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High Cost of Foodborne Illness
A single outbreak of foodborne illness can cost a foodservice operation as much as $75,000 in legal fees, medical claims, lost employee wages, cleaning and sanitizing, discarded food supplies, and lost income from negative publicity and/or being shut down. That figure increases dramatically if the incident involves death or serious injury.
National Restaurant Association
By Philipus Pangloli, Yen-Con Hung
The objective of this study was to evaluate the efficacy of slightly acidic electrolyzed (SAEO) water in killing or removing Escherichia coli O157:H7 on iceberg lettuce and tomatoes by washing and chilling treatment simulating protocols used in food service kitchens. Whole lettuce leaves and tomatoes were spot-inoculated with 100 μL of a mixture of 5 strains of E. coli O157:H7. Washing lettuce with SAEO water for 15 s reduced the pathogen by 1.4 to 1.6 log CFU/leaf, but the treatments did not completely inactivate the pathogen in the wash solution. Increasing the washing time to 30 s increased the reductions to 1.7 to 2.3 log CFU/leaf. Sequential washing in SAEO water for 15 s and then chilling in SAEO water for 15 min also increased the reductions to 2.0 to 2.4 log CFU/leaf, and no cell survived in chilling solution after treatment. Washing tomatoes with SAEO water for 8 s reduced E. coli O157:H7 by 5.4 to 6.3 log CFU/tomato. The reductions were increased to 6.6 to 7.6 log CFU/tomato by increasing the washing time to 15 s. Results suggested that application of SAEO water to wash and chill lettuce and tomatoes in food service kitchens could minimize cross-contamination and reduce the risk of E. coli O157:H7 present on the produce.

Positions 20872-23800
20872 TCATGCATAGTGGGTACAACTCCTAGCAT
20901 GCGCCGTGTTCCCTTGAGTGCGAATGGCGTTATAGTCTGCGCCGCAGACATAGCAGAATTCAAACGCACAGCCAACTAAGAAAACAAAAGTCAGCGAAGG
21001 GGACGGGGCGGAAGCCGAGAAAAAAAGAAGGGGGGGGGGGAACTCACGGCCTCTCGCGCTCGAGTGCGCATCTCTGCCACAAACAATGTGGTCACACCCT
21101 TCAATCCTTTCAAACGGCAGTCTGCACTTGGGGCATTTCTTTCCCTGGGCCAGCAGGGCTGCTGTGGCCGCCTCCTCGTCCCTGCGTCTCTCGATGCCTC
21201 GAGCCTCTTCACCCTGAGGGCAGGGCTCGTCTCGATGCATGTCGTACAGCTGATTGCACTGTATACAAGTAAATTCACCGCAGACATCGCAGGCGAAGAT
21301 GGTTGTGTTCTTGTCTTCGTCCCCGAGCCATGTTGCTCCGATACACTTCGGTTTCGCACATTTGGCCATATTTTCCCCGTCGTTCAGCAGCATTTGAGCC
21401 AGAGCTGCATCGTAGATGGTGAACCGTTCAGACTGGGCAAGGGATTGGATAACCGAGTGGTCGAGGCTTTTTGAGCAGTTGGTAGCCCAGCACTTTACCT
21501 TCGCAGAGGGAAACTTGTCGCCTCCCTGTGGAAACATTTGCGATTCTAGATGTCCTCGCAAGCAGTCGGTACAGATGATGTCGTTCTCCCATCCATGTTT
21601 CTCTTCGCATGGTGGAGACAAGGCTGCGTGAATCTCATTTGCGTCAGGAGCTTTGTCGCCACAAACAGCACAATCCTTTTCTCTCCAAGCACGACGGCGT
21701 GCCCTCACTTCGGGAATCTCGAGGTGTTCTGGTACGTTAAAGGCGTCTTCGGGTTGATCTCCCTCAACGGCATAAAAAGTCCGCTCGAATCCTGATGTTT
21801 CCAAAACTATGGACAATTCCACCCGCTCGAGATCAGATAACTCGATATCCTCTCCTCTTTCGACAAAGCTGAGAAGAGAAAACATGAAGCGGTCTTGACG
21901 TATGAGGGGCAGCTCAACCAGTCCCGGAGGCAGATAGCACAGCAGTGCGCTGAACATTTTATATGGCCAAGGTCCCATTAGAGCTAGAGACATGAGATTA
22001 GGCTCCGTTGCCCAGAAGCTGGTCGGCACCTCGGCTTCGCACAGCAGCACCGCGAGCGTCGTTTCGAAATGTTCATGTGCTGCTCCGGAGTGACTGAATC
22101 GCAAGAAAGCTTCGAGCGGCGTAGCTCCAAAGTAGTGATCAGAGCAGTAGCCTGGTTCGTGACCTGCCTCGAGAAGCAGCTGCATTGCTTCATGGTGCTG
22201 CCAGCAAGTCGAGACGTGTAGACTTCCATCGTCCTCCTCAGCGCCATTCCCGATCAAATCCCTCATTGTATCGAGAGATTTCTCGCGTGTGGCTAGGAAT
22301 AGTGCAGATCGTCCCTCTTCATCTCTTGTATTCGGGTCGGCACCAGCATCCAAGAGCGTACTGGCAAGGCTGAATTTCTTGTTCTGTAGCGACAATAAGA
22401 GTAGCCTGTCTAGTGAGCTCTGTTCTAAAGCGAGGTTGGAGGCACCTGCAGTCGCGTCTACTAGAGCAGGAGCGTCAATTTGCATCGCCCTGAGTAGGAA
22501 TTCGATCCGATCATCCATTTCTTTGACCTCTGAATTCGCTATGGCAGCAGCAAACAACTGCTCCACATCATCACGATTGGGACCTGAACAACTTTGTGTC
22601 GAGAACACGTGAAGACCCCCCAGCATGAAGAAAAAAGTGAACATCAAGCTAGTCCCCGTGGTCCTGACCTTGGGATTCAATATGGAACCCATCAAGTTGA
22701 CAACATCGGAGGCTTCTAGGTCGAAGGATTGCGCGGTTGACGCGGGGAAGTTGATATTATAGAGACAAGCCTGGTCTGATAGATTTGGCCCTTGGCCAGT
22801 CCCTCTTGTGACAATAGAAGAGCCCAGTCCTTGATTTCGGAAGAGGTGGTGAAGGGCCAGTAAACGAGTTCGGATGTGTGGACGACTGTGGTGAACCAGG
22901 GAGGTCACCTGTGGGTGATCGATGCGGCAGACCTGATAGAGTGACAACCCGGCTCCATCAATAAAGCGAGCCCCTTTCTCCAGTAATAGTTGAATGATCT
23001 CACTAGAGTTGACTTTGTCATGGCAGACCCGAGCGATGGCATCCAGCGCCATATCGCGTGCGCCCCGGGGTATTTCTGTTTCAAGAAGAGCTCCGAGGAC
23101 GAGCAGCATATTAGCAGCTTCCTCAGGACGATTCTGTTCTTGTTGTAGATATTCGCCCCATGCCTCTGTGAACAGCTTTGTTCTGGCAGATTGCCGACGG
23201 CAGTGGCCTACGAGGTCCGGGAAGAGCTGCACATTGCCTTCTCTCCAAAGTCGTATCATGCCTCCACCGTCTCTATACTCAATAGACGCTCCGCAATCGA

Practical Application: SAEO water is equally or slightly better than acidic electrolyzed (AEO) water for inactivation of bacteria on lettuce and tomato surfaces. In addition, SAEO water may have the advantages over AEO water on its stability, no chlorine smell, and low corrosiveness. Therefore, SAEO water may have potential for produce wash to enhance food safety.
Journal of Food Science
Article first published online: 21 JUN 2011
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